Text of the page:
J: (Laughs) my sister thinks she saw a Bunyip. I don’t know if I believe her or not.
T: What did she see? What was it?
J: We don’t know. Mum reckons it might have been a sheep standing on its hind legs easting the trees. My sister was down at the creek one day, and she came running back and said that she saw it.
T: How old was she?
J: She was 12 – she is 18 now.
T: Did she describe it?
J: She said it was big and hairy and it was trying to hide in the trees, but she saw it and it ran off.
T: Did it run like a sheep?
J: On two legs.
T: On two legs?
J: Yeah. She thinks.
T: She thinks? Wasn’t a Yowie possibly?
J: No idea.
T: Was it brown, or what it like a sheep – a pale brown colour.
J: She said it was brown and black and furry. She said it was more furry that woolly, that’s why she’ll never to this day agree that it was a sheep. Coz she reckons it was furry. Not woolly.
T: Do you think it was like a Yowie? Like a Bigfoot?
J: Could have been. They’ve been seen sort of near there.
J: Just rumours – further up north, in more forest areas, near Bendigo and Swan Hill.
T: Was that on the property as well – where the cats are?
J: Yep, they live in that area.
J: Big cats.
T: You think they live in the hills?
J: The rabbit virus never really took hold – lots of rabbits up there - that’s probably what they eat. I’ll never forget that cat though. It scared the hell out of me and the horses. And the one we saw on the footage on WIN news 5 or 6 years ago looked like the same.
T: You haven’t heard of any Thylacines in the area?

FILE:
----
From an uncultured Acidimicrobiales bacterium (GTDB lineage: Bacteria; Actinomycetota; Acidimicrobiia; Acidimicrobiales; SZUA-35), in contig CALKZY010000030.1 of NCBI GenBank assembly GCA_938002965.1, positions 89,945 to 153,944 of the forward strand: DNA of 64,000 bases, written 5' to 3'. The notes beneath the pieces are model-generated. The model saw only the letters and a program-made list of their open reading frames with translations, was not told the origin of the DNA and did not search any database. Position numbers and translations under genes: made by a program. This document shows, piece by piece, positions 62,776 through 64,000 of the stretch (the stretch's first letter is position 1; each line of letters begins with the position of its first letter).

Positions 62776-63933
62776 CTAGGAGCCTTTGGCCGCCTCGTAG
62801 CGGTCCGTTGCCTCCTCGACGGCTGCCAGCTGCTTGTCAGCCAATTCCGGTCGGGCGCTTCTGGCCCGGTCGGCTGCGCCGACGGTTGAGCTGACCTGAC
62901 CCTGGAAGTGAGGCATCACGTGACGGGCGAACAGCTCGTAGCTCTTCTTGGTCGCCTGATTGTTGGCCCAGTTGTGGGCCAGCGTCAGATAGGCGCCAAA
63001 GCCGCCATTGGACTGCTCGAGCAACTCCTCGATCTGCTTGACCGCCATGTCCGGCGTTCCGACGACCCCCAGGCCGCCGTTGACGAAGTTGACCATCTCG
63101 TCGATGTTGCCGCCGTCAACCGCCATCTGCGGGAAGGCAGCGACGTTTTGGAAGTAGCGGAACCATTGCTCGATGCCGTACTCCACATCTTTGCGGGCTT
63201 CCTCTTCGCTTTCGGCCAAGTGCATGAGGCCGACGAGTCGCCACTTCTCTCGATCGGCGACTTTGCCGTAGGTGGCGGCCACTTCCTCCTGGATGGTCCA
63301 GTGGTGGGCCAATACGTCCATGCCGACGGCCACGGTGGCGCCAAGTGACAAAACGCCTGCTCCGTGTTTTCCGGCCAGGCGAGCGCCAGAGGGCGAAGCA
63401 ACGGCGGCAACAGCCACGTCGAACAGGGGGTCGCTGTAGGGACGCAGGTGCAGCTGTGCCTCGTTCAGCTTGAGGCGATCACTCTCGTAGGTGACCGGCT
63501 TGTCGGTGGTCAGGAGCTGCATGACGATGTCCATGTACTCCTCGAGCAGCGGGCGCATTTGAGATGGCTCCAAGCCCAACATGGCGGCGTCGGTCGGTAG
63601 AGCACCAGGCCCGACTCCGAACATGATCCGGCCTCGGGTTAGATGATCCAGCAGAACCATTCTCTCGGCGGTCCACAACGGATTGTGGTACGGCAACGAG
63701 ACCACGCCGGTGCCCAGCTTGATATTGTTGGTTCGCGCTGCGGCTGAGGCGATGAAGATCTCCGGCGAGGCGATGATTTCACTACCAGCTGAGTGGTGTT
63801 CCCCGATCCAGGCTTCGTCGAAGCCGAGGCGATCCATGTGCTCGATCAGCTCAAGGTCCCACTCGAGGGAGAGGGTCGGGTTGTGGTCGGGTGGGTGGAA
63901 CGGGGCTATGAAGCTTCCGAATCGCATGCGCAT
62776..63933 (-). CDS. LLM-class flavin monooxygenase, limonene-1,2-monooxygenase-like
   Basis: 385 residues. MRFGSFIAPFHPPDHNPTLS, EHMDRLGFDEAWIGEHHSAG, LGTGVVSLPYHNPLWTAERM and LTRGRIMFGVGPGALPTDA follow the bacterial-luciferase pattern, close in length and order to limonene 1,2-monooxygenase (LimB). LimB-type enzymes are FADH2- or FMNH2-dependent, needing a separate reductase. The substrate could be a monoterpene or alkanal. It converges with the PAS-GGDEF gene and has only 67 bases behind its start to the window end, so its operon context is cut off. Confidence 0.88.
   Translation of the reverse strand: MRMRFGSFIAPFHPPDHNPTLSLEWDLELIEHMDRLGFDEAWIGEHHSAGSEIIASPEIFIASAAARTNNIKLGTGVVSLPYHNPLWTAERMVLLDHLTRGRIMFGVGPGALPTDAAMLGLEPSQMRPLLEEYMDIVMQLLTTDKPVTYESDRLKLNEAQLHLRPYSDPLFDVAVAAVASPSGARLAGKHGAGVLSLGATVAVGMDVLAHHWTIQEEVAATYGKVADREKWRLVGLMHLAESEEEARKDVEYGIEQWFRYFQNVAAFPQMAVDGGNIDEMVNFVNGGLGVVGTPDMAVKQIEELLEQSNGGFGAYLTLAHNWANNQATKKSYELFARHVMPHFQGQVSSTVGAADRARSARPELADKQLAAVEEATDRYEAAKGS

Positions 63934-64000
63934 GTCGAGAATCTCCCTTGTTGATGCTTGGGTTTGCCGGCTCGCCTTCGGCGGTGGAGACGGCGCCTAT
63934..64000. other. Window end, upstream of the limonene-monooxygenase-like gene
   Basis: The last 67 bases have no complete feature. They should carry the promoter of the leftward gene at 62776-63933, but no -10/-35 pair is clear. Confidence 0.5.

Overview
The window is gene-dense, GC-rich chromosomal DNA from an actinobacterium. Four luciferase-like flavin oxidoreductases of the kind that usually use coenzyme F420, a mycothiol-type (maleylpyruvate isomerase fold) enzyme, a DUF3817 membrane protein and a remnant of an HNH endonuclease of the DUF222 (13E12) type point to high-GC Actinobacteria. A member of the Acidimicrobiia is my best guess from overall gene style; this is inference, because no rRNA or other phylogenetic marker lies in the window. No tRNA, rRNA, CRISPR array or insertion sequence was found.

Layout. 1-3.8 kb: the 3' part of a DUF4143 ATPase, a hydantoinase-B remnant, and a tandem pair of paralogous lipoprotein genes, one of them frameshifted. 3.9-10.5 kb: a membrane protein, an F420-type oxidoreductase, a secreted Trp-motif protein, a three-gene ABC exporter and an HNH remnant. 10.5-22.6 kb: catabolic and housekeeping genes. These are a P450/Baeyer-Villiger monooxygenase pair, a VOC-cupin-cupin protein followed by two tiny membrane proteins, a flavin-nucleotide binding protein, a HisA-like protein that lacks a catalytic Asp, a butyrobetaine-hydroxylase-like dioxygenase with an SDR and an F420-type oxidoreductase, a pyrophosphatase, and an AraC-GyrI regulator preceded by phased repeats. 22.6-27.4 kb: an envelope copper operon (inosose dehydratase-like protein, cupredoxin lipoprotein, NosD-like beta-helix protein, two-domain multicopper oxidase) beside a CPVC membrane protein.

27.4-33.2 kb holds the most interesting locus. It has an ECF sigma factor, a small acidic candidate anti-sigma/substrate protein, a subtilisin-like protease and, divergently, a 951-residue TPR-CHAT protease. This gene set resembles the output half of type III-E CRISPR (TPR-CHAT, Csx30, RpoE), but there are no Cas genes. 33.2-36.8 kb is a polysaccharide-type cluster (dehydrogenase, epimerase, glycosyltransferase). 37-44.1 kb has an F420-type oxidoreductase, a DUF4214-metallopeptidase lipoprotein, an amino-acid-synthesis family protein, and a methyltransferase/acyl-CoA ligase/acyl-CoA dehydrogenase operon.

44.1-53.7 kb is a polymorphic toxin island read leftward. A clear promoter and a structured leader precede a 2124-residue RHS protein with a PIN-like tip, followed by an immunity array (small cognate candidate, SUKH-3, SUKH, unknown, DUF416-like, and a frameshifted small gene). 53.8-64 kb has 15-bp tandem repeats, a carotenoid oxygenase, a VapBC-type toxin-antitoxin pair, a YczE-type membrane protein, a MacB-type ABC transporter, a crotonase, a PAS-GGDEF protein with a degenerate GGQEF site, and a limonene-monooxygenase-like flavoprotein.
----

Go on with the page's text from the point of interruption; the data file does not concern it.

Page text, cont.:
J: Only further south, near the Otways.
T: And the Grampians.
J: That’s certainly a hotspot.
T: Thanks Jo!
Of course after hearing about her sister’s sighting, I thought this interview was far from over. But then I’ve not yet met her sister, except for a short phone conversation and an email but she has not replied to my request – so I am not sure whether she wants to be interviewed about it, or whether it really was just made up by her. Josie seems rather dubious about her sister’s story, so I am not sure what to believe.
Friday, 21 May 2010
Wednesday, 19 May 2010
That's what the folk over at the Invasive Animal CRC are wondering, after they received these eye-popping photos of a mummified monster moggy discovered underneath a farmhouse near Canberra in the ACT.
Thursday, 13 May 2010
Sunday, 9 May 2010
Friday, 7 May 2010
Sydney Wildlife World’s rare Golden Brushtail possum has been rearing its latest joey, Stella.
The baby Golden Brushtail Possum has grown in the pouch over the last four months from the size of a jellybean.
Mum and dad Cascade and Boags (yes, after the beers...which must make Stella - Artois!) have already bred successfully once before. Foster, the first joey, left the pouch in November last year.
Found only in Tasmania the golden colour is the result of a genetic mutation. They are hypomelanistic; meaning they have little melanin in their skin, in fact the only place they have it is in their eyes which is why these animals have black eyes as opposed to true albino animals; who have pink eyes.
Did you know?
• The Tasmanian Brushtail has three main colour variations; silver grey, black and gold
• Their natural and preferred habitat is forest, where they nest in tree hollows
• They feed mainly on leaves of trees and shrubs and enjoy succulent herbs, grasses and garden plants; they occasionally scavenge meat
• The brushtail possum communicates by sound and scent; ferocious screeches and guttural growls are often used
• They have a hand-like back foot for grasping and a strong flexible tail for curling around branches
• Like many of our native animals, human and domestic animals threaten this species